After George Floyd’s murder last May and subsequent mainstreaming of the #BlackLivesMatter movement, it became awfully apparent to me just how little non-Black folks (myself included) understand police brutality and how deeply American media has worshipped cop shows since the 50s, not long after televisions became common. It’s no secret these programs were essentially propaganda to make the public more at ease with our finest “boys in blue.” For every “bad apple” in the force abusing, intimidating, and/or coercing their detainee, there was a “good cop” at the center of the story who just wanted to make the world a better place. From law and courtroom dramas, hospital to firehouse shows, much of the media we consume is inherently designed to pacify our attitudes towards the systems that were never meant to serve our marginalized communities.
For a long time, I believed Brooklyn 99 was a different kind of cop show. Sure, it centered Jake Peralta (Andy Samberg), a cis white man as its protagonist. The story portrayed him as a morally upright police detective who just wanted to do right by the people of New York. But he was also funny, child-like, and approachable. Not to mention that he was surrounded by the kind of diverse cast no other police procedural in history could boast, including Andre Braugher’s Raymond Holt, the gay Black commanding officer of the 99th Precinct; Terry Crews Terry Jeffords, a Black lieutenant, and Melissa Fumero’s Amy Santiago and Stephanie Beatriz’s Rosa Diaz, both Latina detectives (not to mention Diaz comes out as bisexual in Season 5!).
From its first season to its seventh, it was easy for me to sit back and enjoy the group’s hilarious exploits, like their elaborate holiday heists that always offered intrigue, betrayals, and surprise reveals. The romance blossoming between Jake and Amy was both frustrating to watch and achingly heartfelt. Brooklyn 99 offered carefully nuanced and necessary takes on sexual assault, homophobia, and racial profiling of Black folks by police. I even loved the way they solved cases as a team and always caught the bad guy, making the divide between good and bad people, criminals and cops, so simple, so obvious (at least in the eyes of the police telling the story).
Yet to call Brooklyn 99 a “good” cop show isn’t as simple as it seems. After the murder of George Floyd, cops and the shows that portrayed them faced a lot of well-earned scrutiny. Brooklyn 99 was just one of many series to experience an identity crisis during its latest (and for B99, its last) season.
The writing team ended up scrapping four previously written episodes, setting out to make a final season that would strike the balance between humor and the seriousness of police brutality, that would acknowledge the fears of its viewers who had become much warier of policing, corruption, and “protection.”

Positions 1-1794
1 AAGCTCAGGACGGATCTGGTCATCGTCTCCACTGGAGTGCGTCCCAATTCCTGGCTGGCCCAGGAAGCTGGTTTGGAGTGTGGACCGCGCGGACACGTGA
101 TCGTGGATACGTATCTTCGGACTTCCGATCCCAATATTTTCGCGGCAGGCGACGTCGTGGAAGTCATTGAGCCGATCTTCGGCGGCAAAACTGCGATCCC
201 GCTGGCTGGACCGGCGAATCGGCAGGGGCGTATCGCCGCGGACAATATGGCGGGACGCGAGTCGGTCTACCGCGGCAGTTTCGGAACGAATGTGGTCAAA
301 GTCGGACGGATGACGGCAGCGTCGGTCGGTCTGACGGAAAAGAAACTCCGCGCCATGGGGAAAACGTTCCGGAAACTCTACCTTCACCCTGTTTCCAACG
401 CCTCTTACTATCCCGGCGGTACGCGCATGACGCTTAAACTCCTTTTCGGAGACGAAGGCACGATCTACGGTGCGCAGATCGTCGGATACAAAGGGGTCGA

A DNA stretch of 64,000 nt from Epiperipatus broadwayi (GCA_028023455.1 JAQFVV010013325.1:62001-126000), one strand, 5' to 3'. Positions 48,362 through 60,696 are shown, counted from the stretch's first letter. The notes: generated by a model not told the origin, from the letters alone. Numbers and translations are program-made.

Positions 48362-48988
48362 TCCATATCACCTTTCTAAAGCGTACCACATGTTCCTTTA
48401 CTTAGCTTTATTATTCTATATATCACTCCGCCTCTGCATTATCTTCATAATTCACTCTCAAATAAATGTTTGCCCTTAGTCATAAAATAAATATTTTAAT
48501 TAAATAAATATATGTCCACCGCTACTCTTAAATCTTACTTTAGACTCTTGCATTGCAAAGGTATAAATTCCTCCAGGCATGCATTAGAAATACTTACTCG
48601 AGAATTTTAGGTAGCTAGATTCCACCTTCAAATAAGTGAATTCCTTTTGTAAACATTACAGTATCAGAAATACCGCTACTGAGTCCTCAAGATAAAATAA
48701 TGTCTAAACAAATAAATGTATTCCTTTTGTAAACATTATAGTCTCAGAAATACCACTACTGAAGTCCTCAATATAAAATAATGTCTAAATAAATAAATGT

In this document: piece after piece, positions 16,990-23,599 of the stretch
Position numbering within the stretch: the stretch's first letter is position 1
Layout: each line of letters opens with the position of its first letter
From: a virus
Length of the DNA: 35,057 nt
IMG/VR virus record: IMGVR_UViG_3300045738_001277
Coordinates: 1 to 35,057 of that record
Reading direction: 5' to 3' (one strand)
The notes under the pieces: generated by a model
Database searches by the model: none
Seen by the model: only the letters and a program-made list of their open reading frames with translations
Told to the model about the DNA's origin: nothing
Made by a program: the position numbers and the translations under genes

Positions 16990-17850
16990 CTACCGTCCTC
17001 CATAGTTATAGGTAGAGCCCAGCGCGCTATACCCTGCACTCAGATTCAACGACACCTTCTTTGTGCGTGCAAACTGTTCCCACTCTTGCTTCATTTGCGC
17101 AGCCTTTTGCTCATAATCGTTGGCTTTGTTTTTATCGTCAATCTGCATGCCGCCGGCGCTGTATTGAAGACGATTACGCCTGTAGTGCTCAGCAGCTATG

Throughout Season 8, we saw Rosa Diaz quit the police force to become a private investigator working pro bono for victims of police harassment and brutality. We saw Terry and Captain Holt struggle to operate as Black officers when the system they work for is first meant to work against them. Holt even forms a police reform commission. In episode six “The Set Up,” I was surprised but intrigued when Jake not only tailed and intimidated an innocent civilian but also got punished for it with a month-long suspension. Notably, the episode makes it clear this only happens because Jake took full responsibility; otherwise, it’s nearly impossible to jump through state and local laws, union contracts, and civil service commissions in order to fire, let alone punish, a cop who maintains his innocence or the necessity of his actions—and up until now, Brooklyn 99 had never acknowledged this level of police force corruption.
But even with these important changes, even with the familiar and wacky comedic moments shared among the characters I love, it didn’t feel like the same show it used to be. Serious moments felt so delicate, so careful that it ended up saying very little about the issues at hand. And when it turned completely to comedy, it became meaningless and trivial. Just because I loved these characters didn’t mean I could forget their part in a broken system, no matter how kind, funny, and human they seemed out of uniform.
Even Jake resigning from the police force in the season finale wasn’t as satisfying as it could’ve been. While he did question the ultimate purpose of policing in the first episode, he ends up turning in his badge to spend more time with his son, not because of the corruption he’s become aware of, which would’ve fallen more in line with the season’s initial purpose. And when it all came to a close and I saw the title card at the end, knowing no other episodes would ever be released again, I felt relief rather than loss.
Believe me, I wanted to enjoy this last season. I wanted to see this show become what it should’ve been from the start. But I can’t consider Brooklyn 99 a “good” cop show anymore – there’s no such thing, just as there are no “good” cops who exist in real life, only imperfect people acting in a fundamentally flawed institution.